“There’s no such thing as a dull brief, just a dull writer”, so once said David Ogilvy. When I was younger I greeted this piece of wisdom with a hearty shout of “Bollocks”. But the more my career progresses the more I realise – along with a lot of other things – that the esteemed founder of my agency was spot-on.
I’ve lost count of the amount of eye-rolling I’ve got over the years off young(er) creative types or junior planners when confronted with a brief – that they haven’t read yet – for some sofa retailer, or b2b client, or (heaven forbid) a “global” piece of business. Lips have almost been worn out sneering: “Well, I’m not going to do the best work of my life on THAT client, am I?”. But I’ve come to see, in later life, that it’s these briefs that are the true test of agency talent.
And I’ve also come to realise that, just like Sir David said, briefs for clients of this nature are often simply used as excuses for lazy or less talented people to hide behind. After all, if you are writing or planning on one of the cool, sexy, much loved (and case-studied) brands with decades of great work behind them then quite frankly all you’ve got to do is not mess it up too much. It’s the less sexy categories and the less immediately obvious clients where the real greatness really happens.
As an example, my favourite piece of creativity of all time happened to be a three-stage direct mailer for Amex in the b2b space from the 90s, done by O&M Direct (as they were then). It was to convince retailers who had been previous rejecters of the card to think again, and was specifically created to address their prejudices head-on. In week 1, they received a beautiful hard-backed copy of Jane Austen’s “Pride & Prejudice” (no branding, no hard-sell) highighting potential objections. In week 2 they got an equally beautiful copy of “Sense and Sensibility” to list potential solutions to their prejudice(s). The final round gave them a copy of “Persuasion” to set up the call from a Sales Manager. It was beautiful, disgustingly successful, much lauded and awarded – and in the b2b Financial Services space. Last year, my previous agency mcgarrybowen won a Cannes Lion for an ad about a weedkiller (not exactly John Lewis or Honda territory, right?). And my favourite piece of work from the last two years – and certainly the one with the best thinking – was the stunningly brilliant TV work for Finish Dishwasher tablets. I hardly need remind you that this category was not known for it’s brilliant creative (quite the opposite, in fact) before W+K came along and showed that you can do brilliant work on anything as long as you are genuinely creative from strategy to execution.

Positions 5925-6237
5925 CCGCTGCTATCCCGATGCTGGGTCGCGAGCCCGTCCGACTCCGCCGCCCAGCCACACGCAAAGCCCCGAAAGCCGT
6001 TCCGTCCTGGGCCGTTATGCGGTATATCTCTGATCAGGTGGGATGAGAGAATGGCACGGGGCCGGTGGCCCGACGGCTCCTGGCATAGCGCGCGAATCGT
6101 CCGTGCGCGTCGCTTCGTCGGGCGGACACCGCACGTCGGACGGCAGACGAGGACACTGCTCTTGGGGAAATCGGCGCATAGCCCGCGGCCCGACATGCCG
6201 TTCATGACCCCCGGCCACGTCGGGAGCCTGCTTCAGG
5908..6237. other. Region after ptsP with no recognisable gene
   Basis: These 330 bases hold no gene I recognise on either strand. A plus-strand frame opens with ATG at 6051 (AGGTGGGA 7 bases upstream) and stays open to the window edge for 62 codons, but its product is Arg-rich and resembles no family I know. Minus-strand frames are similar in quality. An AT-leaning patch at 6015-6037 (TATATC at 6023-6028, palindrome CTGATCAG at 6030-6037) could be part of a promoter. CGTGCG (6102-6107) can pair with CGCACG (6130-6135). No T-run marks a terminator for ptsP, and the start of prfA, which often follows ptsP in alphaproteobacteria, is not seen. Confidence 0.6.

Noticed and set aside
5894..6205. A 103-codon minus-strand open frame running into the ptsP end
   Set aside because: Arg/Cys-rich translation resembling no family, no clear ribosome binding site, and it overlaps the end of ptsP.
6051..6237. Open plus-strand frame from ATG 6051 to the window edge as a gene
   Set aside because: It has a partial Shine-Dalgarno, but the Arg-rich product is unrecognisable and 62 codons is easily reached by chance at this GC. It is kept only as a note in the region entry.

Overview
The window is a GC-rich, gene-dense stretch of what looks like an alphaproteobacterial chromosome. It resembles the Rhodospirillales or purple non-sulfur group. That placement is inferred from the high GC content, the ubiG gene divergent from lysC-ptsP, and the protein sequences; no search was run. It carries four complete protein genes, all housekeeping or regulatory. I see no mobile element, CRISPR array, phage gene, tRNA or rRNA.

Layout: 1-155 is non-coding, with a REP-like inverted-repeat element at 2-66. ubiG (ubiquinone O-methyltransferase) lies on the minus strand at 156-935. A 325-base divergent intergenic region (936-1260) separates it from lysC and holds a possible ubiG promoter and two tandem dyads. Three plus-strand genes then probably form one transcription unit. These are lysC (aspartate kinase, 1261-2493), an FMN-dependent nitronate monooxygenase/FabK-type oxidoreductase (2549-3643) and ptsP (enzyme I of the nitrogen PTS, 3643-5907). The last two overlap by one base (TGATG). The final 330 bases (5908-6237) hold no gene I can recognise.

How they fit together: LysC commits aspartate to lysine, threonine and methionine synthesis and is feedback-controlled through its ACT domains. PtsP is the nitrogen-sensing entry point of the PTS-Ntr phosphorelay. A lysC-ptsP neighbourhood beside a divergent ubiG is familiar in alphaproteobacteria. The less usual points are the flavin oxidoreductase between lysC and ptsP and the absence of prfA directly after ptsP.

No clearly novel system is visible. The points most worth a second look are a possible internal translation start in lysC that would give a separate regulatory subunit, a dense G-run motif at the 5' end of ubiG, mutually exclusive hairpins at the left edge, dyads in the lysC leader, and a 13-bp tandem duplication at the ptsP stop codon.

The key to doing brilliant work on anything for anyone is, as I’ve said before, simply to be socially relevant. Find the conversation that is going on that you can join that’s bigger than the advertising, and find an interesting way to join it. No one cared about butter before Lurpak came along and redefined a category forever. No one wanted to talk about soap but everyone now wants a conversation about self-esteem, thanks to Dove. Yellow Fats and Soap would hardly have topped the list of aspirational categories/briefs until someone brilliant (and not lazy) came along and showed it was possible. How many people would have said that price comparison websites were a fertile area for creativity before meerkats and twerking businessmen changed the game?
So stop moaning about that brief you’ve got to write about a pension provider, or an indigestion tablet, or an air freshener. To be quite honest my Gran could probably write the next Nike World Cup ad, but turning out true brilliance on a global accountancy software management system. Now that’s one for the truly creative mind.